The state argued that the judge erred in allowing evidence related to cell tower transmissions to be presented at Syed's post-conviction hearing

By Diane Herbst
Updated August 02, 2016 11:10 AM
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Credit: Karl Merton Ferron/Baltimore Sun/TNS/Getty

The Maryland Attorney General’s office filed an appeal Monday to a judge’s recent ruling granting a new murder trial for Serial subject Adnan Syed.

In its appeal, the AG’s office argues that the judge erred in allowing consideration of new evidence relating to the reliability of cell phone tower evidence presented at Syed’s initial 2000 trial. The cell tower evidence helped convict Syed by corroborating the testimony of prosecution witness Jay Wilds, who claimed that he was with Syed when Syed buried his ex-girlfriend Hae Min Lee in a Baltimore park. Lee was later found buried there.

The new evidence in question was a disclaimer on a fax cover sheet supplied by AT&T stating that cell records are unreliable for incoming calls, which Syed’s lawyers argued undermined the evidence used against him in 2000. In granting Syed a new trial, Judge Martin Welch based his ruling on this evidence and Syed’s original defense attorney’s failure to effectively cross-examine the prosecution’s cell phone expert about it.

But the AG’s office argues that the February post-conviction hearing was granted specifically to allow Syed to present a new alibi witness, Asia McClain, a high school classmate of Syed’s who claims she was in a library with Syed during the time prosecutors argued he killed Lee.

McClain testified at the hearing, but Welch vacate Syed’s conviction on the cell tower evidence rather than McClain’s testimony.

“Maryland’s courts have imposed few limits on what qualifies as in the ‘interests of justice,’ but limits remain,” wrote Deputy Attorney General Thiruvendran Vignarajah in the state’s 48-page appeal.

The state also argues that cell experts have different opinions on the validity of “Syed’s interpretation of the fax cover sheet.”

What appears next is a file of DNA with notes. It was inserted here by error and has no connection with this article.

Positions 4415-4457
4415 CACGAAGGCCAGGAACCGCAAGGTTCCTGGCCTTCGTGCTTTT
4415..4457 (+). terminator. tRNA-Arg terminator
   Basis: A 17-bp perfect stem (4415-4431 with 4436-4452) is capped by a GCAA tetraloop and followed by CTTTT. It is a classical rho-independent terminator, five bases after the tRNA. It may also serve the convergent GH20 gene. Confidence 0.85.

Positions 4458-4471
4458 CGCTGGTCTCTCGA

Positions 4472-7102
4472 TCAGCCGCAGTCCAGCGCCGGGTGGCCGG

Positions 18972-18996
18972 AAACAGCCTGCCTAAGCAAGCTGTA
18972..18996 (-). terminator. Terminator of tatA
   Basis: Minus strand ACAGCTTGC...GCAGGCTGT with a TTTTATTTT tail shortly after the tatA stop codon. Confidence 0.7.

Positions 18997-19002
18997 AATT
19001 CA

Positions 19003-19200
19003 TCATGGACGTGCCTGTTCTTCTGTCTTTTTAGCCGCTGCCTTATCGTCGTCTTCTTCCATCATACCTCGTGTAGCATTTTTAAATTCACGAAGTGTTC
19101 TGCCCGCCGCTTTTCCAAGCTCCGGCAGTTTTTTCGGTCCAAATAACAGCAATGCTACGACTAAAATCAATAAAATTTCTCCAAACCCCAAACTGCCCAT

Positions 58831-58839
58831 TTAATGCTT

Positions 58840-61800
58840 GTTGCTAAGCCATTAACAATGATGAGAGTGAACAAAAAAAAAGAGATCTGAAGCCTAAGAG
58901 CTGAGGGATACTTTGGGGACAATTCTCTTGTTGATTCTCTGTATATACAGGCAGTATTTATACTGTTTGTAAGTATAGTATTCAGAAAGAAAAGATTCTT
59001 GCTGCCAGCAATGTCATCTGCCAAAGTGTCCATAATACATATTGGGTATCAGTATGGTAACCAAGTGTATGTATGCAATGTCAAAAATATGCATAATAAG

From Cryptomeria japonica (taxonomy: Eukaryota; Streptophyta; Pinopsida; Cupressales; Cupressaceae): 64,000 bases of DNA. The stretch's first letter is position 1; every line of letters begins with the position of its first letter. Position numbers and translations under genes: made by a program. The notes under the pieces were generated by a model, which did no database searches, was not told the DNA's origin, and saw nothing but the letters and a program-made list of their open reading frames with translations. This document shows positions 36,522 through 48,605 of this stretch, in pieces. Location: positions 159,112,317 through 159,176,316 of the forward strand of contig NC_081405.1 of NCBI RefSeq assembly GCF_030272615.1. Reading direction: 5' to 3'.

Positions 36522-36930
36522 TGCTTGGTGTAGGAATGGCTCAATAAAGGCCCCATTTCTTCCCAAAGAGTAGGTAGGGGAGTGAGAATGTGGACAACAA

Victim’s Family Believes Syed is Guilty

Syed was a 17-year-old high school senior in 1999 when he was charged with the murder of Lee, a high school classmate. Syed was convicted in 2000 and sentenced to life in prison, yet always has maintained his innocence.

Lee’s family, meanwhile, continues to believe Syed killed Lee.

After Welch’s ruling, the AG’s office released a statement from Lee’s family saying that “justice was done” when Syed was convicted.

RELATED VIDEO: Adnan Syed of Serial Podcast Will Get a New Trial as Murder Conviction Is Vacated

“We do not speak as often or as loudly as those who support Adnan Syed, but we care just as much about this case,” they said in the statement. “We continue to grieve.”

After numerous failed appeals, 2014’s wildly popular Serial podcast brought Syed’s case to public attention, with 12 episodes raising questions about his guilt or innocence.

One of Serial‘s listeners, attorney Susan Simpson, started a spin-off podcast with two other attorneys called Undisclosed; it was Simpson who discovered the AT&T fax cover sheet in Syed’s case file.

Justin Brown, Syed’s lead defense attorney, has told PEOPLE that an appeal “could take a year or more to run its course. Part of it is up to the state to see how long they would drag it out.”

The appeals process also stops all trial proceedings, including the possibility of getting Syed out of prison on bail. Due to Welch’s ruling, Syed is still charged with Lee’s murder – but not convicted.

Last month, the powerhouse legal firm Hogan Lovells joined forces with Brown as pro bono co-counsel, with Brown remaining the lead attorney.